On September 16 the FDA will be holding hearings to talk about cross contamination labeling. It's about time!! They will be discussing a possible uniform in these labels and what wording would be most effective. They are asking for consumers to comment on whether these labels are helpful in our purchasing decisions.
Here is the FDA document about these hearings: [url="http://www.cfsan.fda.gov/%7Elrd/fr080808.html"]http://www.cfsan.fda.gov/%7Elrd/fr080808.html[/url]
Here is where you can submit your comments: [url="http://www.regulations.gov/fdmspublic/component/main?main=DocumentDetail&o=09000064806b7555"]http://www.regulations.gov/fdmspublic/component/main?main=DocumentDetail&o=09000064806b7555[/url]
If you would like to see what I wrote, I published it on my PA blog here: [url="http://www.peanutallergykid.com/2008/08/fda-need-to-hear-from-pa-parents.html"]http://www.peanutallergykid.com/2008/08/fda-need-to-hear-from-pa-parents.html[/url]
This is such a great way for our voices to be heard on a platform that really can make a difference!!
They will be accepting these comments until July 2009.
On Aug 28, 2008
Thank you so much for the head-up! I was so happy to have the opportunity to lend my voice to this important hearing. My submission is below:
As a mother of a 5-year-old peanut-allergic child, I am thrilled to see the topic of food labeling coming up for discussion in this format. I cannot stress enough how incredibly important specificity in food labeling is to families dealing with food allergies. As it stands now, I spend an exorbitant amount of time calling manufacturers from my kitchen -- midway through meal preparation -- to check and double check if their seemingly "clean" label in fact means that there is no chance for peanut protein to be present in their product, or if there is a chance, but because current law doesn't mandate labeling for cross-contamination, no "may contains" was noted. These nuances can mean the difference between a safe eating experience and a fatal allergic reaction. Many, many times, I find that customer service reps give conflicting answers, or are not equipped with the kind of details on their procedures that could have put this mother's mind at ease. I have known children to react from seemingly safe foods whose label did not indicate that child's allergen. These foods were run on shared lines, but labels were absent of any such statement. It is vital that food manufacturers be made to label not just for the known presence of a top 8 allergen, but for the POSSIBILITY of a top 8 allergen as well. Possibility, to me, means running their product on a shared line with an allergen and/or manufacturing their product in the same facility as an allergen, no matter how "careful" they think their cleaning processes are. I also need to know that no one involved in the manufacturing process could have potentially contaminated the food product via personal habits. As to current labeling standards, I like the labels that include a bold statement below the ingredients list with the allergens listed after the word "Contains:" I also very much like the labels that note "May Contain," or "Manufactured in a facility..." I would recommend that all companies include either a "May contains" OR a "No possibility of cross-cont." We need clarity. I would also like to suggest restaurants have a better protocol for dealing with food allergic customers. There are many of us out there. Many restaurants serve bread that comes from an off-site bakery, and service staff have no idea about potential allergens. I know of some restaurants that provide a spearate "Allergy Menu" with items guaranteed to not have even come in contact with a top 8 allergen. I love this idea. At present, my family rarely eats out. One needs only read the story of a 13-year-old girl who died in a mall bathroom after eating at what I believe to have been a Subway; her sandwich was one she had ordered many times before, and it did not have any peanut prodcuts in its indredients. After her death, however, it was found that the sandwich had somehow contained a large amount of peanut protein. I know from firsthand experience in these restaurants that the case housing peanut butter cookies is directly above the paper they wrap their subs in; it doesn't take much to see how easily cookie crumbs could fall inside a peanut-allergic person's food. Food allergies need to be taken more seriously. Care should be taken as if a top 8 allergen were raw ground beef or some other known potential threat to food safety.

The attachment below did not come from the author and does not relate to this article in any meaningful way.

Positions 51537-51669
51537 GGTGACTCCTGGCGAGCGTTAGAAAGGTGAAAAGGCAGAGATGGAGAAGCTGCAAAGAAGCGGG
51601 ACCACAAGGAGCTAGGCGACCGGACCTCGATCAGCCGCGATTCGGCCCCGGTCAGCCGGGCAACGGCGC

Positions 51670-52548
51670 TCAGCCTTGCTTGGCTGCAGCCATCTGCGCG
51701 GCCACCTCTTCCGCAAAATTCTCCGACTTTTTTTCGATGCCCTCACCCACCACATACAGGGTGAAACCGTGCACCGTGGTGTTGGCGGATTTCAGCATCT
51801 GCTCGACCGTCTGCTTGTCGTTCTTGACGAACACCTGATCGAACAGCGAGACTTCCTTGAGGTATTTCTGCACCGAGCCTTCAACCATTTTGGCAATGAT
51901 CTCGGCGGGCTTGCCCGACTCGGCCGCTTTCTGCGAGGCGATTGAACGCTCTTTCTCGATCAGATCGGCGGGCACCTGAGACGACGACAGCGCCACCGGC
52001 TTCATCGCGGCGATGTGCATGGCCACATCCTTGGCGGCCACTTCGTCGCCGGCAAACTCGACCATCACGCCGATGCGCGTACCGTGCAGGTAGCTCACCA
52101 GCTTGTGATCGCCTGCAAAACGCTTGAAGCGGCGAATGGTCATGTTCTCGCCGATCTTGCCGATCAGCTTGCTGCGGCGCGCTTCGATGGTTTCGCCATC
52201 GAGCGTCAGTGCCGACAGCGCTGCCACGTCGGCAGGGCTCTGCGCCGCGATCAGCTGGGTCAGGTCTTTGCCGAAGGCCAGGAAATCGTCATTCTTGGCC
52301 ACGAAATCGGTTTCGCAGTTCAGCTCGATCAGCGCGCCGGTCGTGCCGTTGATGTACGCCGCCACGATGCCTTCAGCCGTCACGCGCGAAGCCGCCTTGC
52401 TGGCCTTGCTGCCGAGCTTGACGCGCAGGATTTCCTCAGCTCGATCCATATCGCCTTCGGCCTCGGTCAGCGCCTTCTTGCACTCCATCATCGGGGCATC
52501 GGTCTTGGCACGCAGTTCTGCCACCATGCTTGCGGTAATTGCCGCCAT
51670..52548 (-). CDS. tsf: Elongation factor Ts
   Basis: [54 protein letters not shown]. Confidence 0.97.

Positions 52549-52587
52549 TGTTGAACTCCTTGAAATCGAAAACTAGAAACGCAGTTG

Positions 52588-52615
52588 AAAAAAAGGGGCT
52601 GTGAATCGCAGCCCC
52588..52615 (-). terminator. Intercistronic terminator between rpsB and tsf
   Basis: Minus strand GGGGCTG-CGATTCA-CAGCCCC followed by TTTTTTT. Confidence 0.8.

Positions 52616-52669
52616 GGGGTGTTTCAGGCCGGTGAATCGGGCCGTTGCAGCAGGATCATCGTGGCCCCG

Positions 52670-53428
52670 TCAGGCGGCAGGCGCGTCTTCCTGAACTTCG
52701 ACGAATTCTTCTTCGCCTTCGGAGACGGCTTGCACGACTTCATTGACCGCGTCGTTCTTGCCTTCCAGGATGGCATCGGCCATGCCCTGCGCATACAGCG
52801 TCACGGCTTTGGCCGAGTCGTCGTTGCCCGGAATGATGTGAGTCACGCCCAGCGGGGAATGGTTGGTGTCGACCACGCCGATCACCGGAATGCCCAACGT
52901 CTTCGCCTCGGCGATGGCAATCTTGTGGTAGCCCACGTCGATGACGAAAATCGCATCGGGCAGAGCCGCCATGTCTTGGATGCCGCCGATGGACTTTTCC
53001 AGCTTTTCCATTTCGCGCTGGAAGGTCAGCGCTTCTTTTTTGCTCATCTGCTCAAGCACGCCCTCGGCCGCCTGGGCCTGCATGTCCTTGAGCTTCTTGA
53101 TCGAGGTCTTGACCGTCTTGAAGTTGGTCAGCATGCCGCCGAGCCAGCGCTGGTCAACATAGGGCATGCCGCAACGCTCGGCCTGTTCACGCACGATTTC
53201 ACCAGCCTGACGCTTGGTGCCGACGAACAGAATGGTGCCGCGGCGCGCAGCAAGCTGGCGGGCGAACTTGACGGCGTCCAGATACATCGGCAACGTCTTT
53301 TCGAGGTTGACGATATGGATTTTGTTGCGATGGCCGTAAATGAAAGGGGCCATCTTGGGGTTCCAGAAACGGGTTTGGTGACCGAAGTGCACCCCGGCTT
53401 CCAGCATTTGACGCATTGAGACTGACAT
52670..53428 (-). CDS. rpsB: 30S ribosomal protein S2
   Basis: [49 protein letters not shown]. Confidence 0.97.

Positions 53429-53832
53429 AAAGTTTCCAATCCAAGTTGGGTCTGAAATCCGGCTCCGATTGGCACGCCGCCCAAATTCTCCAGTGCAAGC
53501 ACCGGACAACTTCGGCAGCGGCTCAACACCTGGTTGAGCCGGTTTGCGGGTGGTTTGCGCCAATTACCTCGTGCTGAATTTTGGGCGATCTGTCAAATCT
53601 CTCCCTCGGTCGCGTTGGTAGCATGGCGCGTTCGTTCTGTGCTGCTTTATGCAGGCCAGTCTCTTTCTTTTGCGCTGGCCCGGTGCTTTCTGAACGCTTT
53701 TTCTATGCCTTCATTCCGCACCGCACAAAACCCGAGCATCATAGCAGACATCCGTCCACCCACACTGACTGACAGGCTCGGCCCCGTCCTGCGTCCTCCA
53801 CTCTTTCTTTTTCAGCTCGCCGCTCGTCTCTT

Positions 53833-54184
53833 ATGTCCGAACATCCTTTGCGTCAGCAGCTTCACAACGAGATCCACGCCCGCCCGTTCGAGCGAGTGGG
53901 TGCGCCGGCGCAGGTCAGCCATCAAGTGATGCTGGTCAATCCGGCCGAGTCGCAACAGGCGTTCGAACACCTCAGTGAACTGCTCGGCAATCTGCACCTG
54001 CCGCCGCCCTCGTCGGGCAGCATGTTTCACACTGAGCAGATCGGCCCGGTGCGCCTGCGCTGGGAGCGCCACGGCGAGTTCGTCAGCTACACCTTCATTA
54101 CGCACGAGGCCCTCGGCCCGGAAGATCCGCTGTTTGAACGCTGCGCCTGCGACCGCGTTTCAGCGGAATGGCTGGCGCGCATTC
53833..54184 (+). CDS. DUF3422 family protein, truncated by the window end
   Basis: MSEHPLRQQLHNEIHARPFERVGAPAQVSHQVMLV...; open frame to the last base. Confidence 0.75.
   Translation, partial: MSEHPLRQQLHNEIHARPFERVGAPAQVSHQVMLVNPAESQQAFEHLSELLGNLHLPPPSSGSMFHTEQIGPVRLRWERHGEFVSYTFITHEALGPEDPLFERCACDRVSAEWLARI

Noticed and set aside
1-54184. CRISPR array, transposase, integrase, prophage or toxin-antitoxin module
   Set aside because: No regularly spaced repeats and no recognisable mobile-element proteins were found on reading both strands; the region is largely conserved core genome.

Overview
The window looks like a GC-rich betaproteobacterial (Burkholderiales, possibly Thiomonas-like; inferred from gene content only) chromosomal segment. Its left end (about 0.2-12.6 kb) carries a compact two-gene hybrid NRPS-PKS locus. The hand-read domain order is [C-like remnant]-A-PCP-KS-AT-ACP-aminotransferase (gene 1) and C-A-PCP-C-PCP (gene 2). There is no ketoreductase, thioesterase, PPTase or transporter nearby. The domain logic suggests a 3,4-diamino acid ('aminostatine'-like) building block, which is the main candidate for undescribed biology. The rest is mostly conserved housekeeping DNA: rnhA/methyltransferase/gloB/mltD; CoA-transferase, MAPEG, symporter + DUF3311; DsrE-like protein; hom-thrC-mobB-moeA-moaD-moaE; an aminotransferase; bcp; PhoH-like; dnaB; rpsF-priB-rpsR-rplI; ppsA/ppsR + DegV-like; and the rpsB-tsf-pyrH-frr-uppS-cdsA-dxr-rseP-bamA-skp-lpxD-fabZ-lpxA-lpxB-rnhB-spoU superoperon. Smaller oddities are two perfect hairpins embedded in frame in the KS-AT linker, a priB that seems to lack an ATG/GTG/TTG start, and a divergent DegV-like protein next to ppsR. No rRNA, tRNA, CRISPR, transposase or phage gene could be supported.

On Aug 28, 2008
Thanks for the heads up! I submitted a comment as well. I hope good things come from the hearing!
On Aug 28, 2008
Sent my letter! I was hoping Robyn would post this info from her blog! Tommysmommy-what an excellent letter!!! Let's hope that there will be changes soon!
On Aug 28, 2008
Thank you so much for the compliment. I feel so strongly about this, I wish I could have articulated more. Robyn: Thank you for your original post. I hope everyone will consider submitting a testimony.
On Sep 29, 2008
I just wanted to let everybody know that there is still time to submit FDA comments regarding this advisory labeling issue.
This link contains some helpful info: [url="http://allergy.hyperboards.com/index.php?action=view_topic&topic_id=5869"]http://allergy.hyperboards.com/index.php?action=view_topic&topic_id=5869[/url]
For anybody dealing with a sesame allergy, please make sure to read page 3 of the above link.